By Naman Jain
In India, school education has largely been dominated by a few private players. These groups had the advantage of being early starters and were able to use their branding to reach in peri- and semi-urban areas, often being the first such line of establishments in that area. The name spoke for them and people looked up to them for results. In many cities, these brands or their representative organisations were the only decent places to study.
Today, our lives are evolving, and fast. In the last decade, the Indian education space has changed drastically. The knowledge of best practices is no longer confined to a specific geography or a specific organisation. Earlier, knowledge production was limited to big cities and these large groups were the only means through which it could trickle down to other places. But now, the internet has eliminated these barriers. For example, till a couple of decades ago, only the big names could send their students to language camps and exchanges abroad. But today the canvas of opportunities has become wider.
A school is not just a building, it’s an institution. In a school chain, sometimes there can be friction in decision-making when there are multiple leaders. Independent schools solve this problem, at least theoretically, by ensuring that one person, generally the founder, is the captain of the ship. There is little confusion about where things are headed. A weak school administration does not bode well for any stakeholder, be it parents or students or teachers.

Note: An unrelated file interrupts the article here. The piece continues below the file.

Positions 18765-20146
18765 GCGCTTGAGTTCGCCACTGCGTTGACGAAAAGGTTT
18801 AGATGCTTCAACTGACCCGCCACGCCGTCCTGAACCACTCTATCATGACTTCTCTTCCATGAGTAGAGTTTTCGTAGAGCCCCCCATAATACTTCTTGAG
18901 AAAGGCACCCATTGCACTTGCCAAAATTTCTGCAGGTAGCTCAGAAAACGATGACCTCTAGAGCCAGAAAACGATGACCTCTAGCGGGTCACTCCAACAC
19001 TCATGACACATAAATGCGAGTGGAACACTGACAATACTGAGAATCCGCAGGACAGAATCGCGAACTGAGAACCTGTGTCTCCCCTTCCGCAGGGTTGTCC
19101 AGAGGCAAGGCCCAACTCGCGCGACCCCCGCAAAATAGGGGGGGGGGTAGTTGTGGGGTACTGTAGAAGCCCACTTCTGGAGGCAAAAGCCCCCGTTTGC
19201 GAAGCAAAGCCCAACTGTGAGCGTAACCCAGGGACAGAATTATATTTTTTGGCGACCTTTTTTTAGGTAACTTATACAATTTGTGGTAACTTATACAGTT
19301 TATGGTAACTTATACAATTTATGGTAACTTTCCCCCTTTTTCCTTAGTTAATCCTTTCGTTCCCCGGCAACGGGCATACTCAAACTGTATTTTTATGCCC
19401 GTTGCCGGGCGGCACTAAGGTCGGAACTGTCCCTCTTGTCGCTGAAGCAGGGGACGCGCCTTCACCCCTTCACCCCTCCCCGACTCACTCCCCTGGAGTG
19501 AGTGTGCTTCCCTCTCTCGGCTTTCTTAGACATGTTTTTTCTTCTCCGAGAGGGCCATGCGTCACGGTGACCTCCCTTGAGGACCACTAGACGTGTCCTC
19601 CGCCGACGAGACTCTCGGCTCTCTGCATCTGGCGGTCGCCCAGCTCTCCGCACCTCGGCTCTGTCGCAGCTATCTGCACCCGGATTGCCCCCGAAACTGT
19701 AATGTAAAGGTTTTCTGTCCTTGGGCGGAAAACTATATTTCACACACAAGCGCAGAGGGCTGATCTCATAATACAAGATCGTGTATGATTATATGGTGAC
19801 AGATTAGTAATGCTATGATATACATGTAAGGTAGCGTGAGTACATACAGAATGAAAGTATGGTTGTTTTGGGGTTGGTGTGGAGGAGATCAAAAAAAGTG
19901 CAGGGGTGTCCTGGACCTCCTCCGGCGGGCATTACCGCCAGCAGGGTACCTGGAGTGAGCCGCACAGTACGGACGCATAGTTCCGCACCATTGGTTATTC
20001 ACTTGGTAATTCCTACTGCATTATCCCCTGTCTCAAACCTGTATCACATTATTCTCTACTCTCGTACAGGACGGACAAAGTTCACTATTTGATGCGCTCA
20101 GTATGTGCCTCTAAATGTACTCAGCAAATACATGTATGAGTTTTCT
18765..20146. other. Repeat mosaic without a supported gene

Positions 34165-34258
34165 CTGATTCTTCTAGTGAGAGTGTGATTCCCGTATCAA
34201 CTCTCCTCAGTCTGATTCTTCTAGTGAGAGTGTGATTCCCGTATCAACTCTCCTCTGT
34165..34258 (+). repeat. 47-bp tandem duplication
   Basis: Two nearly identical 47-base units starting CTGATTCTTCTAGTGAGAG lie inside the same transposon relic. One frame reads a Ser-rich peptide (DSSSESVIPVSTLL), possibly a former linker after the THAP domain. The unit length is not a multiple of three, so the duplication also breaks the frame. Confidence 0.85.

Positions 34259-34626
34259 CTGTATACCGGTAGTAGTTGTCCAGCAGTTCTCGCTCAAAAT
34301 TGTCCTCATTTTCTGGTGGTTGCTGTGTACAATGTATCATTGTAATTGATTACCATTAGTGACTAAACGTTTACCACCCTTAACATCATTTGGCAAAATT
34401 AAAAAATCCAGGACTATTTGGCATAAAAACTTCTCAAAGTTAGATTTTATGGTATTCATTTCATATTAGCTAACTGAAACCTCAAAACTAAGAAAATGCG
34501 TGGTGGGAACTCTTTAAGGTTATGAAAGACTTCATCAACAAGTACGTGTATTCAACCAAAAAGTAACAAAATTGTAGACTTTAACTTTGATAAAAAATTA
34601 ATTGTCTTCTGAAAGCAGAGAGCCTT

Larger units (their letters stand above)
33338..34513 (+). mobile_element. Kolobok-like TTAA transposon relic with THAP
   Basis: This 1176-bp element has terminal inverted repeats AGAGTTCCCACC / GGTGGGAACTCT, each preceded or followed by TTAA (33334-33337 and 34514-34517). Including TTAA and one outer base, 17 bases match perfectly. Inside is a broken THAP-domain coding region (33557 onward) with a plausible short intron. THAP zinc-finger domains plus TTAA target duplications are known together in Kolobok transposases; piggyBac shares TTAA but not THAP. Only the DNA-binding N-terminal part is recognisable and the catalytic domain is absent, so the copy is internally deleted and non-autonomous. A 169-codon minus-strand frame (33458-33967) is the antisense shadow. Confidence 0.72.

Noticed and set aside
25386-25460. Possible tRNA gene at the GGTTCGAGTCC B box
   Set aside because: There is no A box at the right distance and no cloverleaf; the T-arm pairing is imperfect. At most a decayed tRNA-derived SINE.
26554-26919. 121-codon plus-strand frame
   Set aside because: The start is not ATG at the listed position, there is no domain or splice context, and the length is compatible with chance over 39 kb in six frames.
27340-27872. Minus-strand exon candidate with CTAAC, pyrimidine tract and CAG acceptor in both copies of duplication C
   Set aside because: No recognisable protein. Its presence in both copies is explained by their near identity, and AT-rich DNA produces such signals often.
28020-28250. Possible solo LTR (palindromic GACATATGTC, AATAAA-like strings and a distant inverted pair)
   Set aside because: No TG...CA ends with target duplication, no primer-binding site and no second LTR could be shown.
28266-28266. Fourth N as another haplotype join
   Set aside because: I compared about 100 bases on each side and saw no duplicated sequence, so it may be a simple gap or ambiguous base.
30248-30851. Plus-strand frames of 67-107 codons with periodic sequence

Finally, the most crucial factor that distinguishes independent schools from the conventional big brands is the element of novelty and innovation. One of the key reasons these schools came into being is to service the demands of parents who were not satisfied by other schools. Thus, the key goal of independent schools is to offer parents a new and novel system of progressive education. The focus is not just on mindless learning or a blinding sense of achievement, but on meaningful engagement and connection. The purpose is to ensure that students feel aligned with what they are studying and are able to take it outside the classroom as well as bring ideas from the outside world into the classroom. This kind of education is a departure from the old method of rote learning.
In 2022 and beyond, we cannot continue to follow old systems, but have to embrace ideas and systems that empower our students.
The author is an education policy expert, and director (Development) at SLPS, Ghaziabad.